Skip to main content Accessibility help
×
Home
Hostname: page-component-8bbf57454-nshs2 Total loading time: 0.247 Render date: 2022-01-25T18:01:03.806Z Has data issue: true Feature Flags: { "shouldUseShareProductTool": true, "shouldUseHypothesis": true, "isUnsiloEnabled": true, "metricsAbstractViews": false, "figures": true, "newCiteModal": false, "newCitedByModal": true, "newEcommerce": true, "newUsageEvents": true }

Health, well-being & coping? What's that got to do with education?

Published online by Cambridge University Press:  12 February 2016

Erica Frydenberg*
Affiliation:
University of Melbourne
*
Erica Frydenberg, Faculty of Education, Uiverstiy of Melbourne, Parkville Victoria 3052, Australia

Abstract

Health and well-being is underscored by how we deal with stress, that is coping. This paper provides an overview of the theory of coping, current conceptualisations, and ways of measuring the construct. It provides a frame-work within which we can understand human adaptation. Empirical data which contributes to our understanding of coping is presented. Implications for health and the development of resilience are addressed.

Type
Theory and Research
Copyright
Copyright © Cambridge University Press 1999

Access options

Get access to the full version of this content by using one of the access options below. (Log in options will check for institutional or personal access. Content may require purchase if you do not have access.)

References

Bandura, A. (1982). Self-efficacy mechanism in human agency. American Psychologist, 37 (2), 122147.CrossRefGoogle Scholar
Bandura, A. (1991). Self regulation of motivation through anticipatory and self-reactive mechanisms. In Dienstbier, R.A. (Eds.), Nebraska Symposium on Motivation 1990: Perspectives on Motivation, 38, 6164.Google Scholar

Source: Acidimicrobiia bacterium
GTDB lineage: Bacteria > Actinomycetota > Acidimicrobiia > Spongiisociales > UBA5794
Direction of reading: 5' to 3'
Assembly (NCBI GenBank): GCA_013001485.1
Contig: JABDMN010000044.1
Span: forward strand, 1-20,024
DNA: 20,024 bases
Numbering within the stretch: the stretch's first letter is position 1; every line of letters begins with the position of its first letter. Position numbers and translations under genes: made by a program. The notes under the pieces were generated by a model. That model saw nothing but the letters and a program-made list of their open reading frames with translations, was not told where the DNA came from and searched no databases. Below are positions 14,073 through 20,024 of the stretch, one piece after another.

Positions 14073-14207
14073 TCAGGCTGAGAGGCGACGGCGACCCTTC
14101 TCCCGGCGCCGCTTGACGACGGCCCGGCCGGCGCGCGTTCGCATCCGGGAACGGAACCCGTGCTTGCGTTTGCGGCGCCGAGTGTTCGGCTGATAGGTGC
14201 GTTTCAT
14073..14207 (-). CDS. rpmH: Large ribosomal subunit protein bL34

Boekaerts, M. (1993) The other side of learning: Allocating resources to restore well-being: An educology of stress and learning. International Journal of Educology, 7, 3769.Google Scholar
Boekaerts, M. (1996). Coping with stress in childhood and adolescence. In Zeidner, M. & Endler, N.S. (Eds.), Handbook of coping (pp. 452484). New York: John Wiley & Sons.Google Scholar
Brotman Band, E. & Weisz, J (1988). How to feel better when it feels bad: Children's perspectives on coping with everyday stress. Developmental Psychology, 24(2), 247253.CrossRefGoogle Scholar
Chan, D. (1998). Coping strategies and psychological distress among secondary school teachers in Hong Kong. American Educational Research Journal, 35,(1), 145163.CrossRefGoogle Scholar
Cannon, W.B. [1939](1963). The wisdom of the body. New York: Norton.Google Scholar
Cohen, L. & Frydenberg, E. (1996). Coping for capable kids. Waco: Prufrock Press.Google Scholar
Compas, B.E. (1987). Coping with stress during childhood and adolescence. Psychological Bulletin, 101 (3), 393403.CrossRefGoogle ScholarPubMed
Compas, B.E., Malcarne, V.L. & Fondacaro, K.M. (1988). Coping with stressful events in older children and adolescents. Journal of Consulting and Clinical Psychology, 56 (3), 405411.CrossRefGoogle Scholar
Dise-Lewis, J. E. (1988). The Life Events and Coping Inventory: An assessment of stress in children. Psychosomatic Medicine, 50, 484499.CrossRefGoogle ScholarPubMed